"I guess I look at it differently than most people do," said Beckett. "A lot of people look at what you can lose or what you lost and I look at what I gained here. I gained four years more of stability knowing that I'm going to be in an organization that's going to put a competitive team out there every year. And that really can't be underestimated either, because the season gets really long when you're losing 90 games. Whenever you've got a chance to win 100 games every year, the season goes by a little faster. I know I'm going to have a chance to win every year here. For me, I look at it more for what I gained than what I potentially lost."

And, as Epstein noted, the way the timing of this deal happened, the Red Sox essentially have made a five-year commitment in Beckett. Did Epstein and the Red Sox fear that the lack of a fifth year in the extension could become an obstacle?

"I thought it could have been. It's always up to the player," Epstein said. "The fifth year is not something we would have done at this early date. We're basically going a year early. We're taking a risk of five years, even though it's only a four-year extension. Players often have to decide if they want to maximize years and dollars and wait all the way to free agency to get that reward or whether they want the security of a contract now. When you do a contract early, often times the club wants some type of a discount, whether it's years or dollars and I think this is a very fair contract for both sides."

Health projection is always something a club labors over in a contract of this magnitude. In Beckett, the Red Sox know they have a pitcher who will do everything in his power to keep his shoulder strong.

"We have outstanding health reports," Epstein said. "All the testing now [on Beckett] is better than it's ever been. I think the commitment we made today demonstrates that. We kind of put our money where our mouth is. He's a guy that's insurable. He's a guy that we count on to be as healthy as he's been. And look at what he's done for us. He's been remarkably consistent throwing as many innings as anybody and there's not a medical reason why that shouldn't continue with the work he's put in to create a foundation for success health-wise."

Beckett appreciates being that guy the Red Sox can count on for durability and performance.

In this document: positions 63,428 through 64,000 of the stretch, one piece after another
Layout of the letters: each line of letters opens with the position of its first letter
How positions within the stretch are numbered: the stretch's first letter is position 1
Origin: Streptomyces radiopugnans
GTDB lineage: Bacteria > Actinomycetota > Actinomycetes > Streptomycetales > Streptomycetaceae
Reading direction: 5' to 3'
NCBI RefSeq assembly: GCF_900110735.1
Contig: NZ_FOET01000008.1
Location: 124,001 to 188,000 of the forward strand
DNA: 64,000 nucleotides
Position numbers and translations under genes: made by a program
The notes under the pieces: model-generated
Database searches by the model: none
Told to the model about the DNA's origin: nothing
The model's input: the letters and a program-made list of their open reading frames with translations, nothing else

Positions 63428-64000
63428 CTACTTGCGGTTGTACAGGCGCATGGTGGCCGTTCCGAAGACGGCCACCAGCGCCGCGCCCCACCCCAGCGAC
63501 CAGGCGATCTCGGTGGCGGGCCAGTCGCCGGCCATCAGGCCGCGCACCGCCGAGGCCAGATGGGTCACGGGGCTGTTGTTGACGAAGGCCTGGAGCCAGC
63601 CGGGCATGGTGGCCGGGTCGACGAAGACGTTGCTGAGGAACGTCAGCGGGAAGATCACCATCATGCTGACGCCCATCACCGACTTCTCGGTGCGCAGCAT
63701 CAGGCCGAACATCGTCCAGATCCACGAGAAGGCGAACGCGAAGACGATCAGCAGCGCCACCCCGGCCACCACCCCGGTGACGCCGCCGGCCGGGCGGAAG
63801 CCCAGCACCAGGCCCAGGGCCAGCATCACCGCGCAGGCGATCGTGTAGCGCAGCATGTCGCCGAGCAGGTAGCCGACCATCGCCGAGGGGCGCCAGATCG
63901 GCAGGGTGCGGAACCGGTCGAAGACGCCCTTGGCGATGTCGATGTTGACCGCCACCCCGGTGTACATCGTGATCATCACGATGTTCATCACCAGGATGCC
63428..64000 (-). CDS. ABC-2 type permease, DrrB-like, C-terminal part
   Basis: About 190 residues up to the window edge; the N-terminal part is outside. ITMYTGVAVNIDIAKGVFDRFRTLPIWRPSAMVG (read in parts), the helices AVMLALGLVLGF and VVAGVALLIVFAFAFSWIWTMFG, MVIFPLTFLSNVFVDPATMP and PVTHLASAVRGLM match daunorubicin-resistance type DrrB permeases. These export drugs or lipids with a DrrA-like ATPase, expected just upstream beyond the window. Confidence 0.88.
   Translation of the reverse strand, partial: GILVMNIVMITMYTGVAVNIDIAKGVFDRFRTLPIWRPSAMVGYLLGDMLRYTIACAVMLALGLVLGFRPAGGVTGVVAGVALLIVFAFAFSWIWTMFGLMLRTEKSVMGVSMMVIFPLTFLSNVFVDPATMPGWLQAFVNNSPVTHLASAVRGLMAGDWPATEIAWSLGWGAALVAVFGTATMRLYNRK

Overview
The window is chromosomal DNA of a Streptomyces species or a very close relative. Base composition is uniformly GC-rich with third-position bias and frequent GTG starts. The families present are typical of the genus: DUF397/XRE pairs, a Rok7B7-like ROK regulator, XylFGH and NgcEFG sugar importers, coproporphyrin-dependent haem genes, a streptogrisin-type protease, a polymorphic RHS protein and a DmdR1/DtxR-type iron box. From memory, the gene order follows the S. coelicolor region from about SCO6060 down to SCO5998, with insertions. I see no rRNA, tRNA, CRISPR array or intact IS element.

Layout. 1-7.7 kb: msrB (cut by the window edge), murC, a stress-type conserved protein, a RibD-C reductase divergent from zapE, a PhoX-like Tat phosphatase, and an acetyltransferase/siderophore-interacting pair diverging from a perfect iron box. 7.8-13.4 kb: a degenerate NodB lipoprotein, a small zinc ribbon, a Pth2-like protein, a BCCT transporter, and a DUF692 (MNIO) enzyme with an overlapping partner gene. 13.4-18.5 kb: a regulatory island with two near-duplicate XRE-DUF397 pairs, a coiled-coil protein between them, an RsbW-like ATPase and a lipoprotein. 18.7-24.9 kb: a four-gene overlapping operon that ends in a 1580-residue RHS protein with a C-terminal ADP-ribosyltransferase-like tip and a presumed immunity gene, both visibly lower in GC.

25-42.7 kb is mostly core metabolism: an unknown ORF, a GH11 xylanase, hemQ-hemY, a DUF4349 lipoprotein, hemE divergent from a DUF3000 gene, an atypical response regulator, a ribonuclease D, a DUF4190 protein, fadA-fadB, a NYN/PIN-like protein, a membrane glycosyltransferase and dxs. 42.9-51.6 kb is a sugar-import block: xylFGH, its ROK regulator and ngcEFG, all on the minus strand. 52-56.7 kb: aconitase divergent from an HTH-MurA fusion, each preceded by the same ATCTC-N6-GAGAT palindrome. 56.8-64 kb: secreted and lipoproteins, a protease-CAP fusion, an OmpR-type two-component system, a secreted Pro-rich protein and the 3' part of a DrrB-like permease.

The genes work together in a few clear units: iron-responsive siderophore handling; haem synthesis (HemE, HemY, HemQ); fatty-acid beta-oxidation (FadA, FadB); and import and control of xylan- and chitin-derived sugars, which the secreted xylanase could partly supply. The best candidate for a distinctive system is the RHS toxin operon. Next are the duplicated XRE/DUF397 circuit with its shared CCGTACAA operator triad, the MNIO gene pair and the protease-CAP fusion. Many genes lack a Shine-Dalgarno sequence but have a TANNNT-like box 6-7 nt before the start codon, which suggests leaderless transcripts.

"I think you've just got to put yourself in the best possible position," said Beckett. "I think that the work that not only myself, but also the trainers and the strength coaches do, puts me in that situation. I think the thing that the Red Sox see is they're not worried about me skimping on things that make me healthy. That's where the health comes in."

Beckett's contract was finalized the day after he struggled against the Yankees on Opening Night, giving up eight hits and five runs over 4 2/3 innings. The Red Sox went on to win the game, 9-7. He will take the ball next on Sunday in Kansas City.

Beckett, who will turn 30 on May 15, is 65-34 with a 4.07 ERA in 123 starts for the Red Sox. He is 106-68 with a 3.81 ERA in his career, which began with the Florida Marlins in 2001. He had an October for the ages in 2007, going 4-0 with a 1.20 ERA to lift the Red Sox to a World Series championship. Beckett was similarly heroic in leading the Marlins to a World Series title in '03, firing a shutout against the Yankees on three days' rest in the Series-clinching Game 6.

He was acquired by the Red Sox in November 2005 in a blockbuster trade that also brought Mike Lowell to Boston. Hanley Ramirez, now one of the best all-around players in the game, went to Florida in that deal.

With two World Series rings already tucked away, Beckett would love to add some more to his collection.

"I think that's what we're all striving for every year," Beckett said. "It's a very difficult thing to attain. I would say that with this organization, I think we have a chance to win a ring every year. I've only been on one team here [2006] that didn't make the playoffs. I haven't been on one team here where I didn't think we could win the World Series at the beginning of the season. That's pretty remarkable to think ... this is my fifth season here now, and at the beginning of each year, I really had a strong feeling that we could win the World Series."

Ian Browne is a reporter for MLB.com. This story was not subject to the approval of Major League Baseball or its clubs.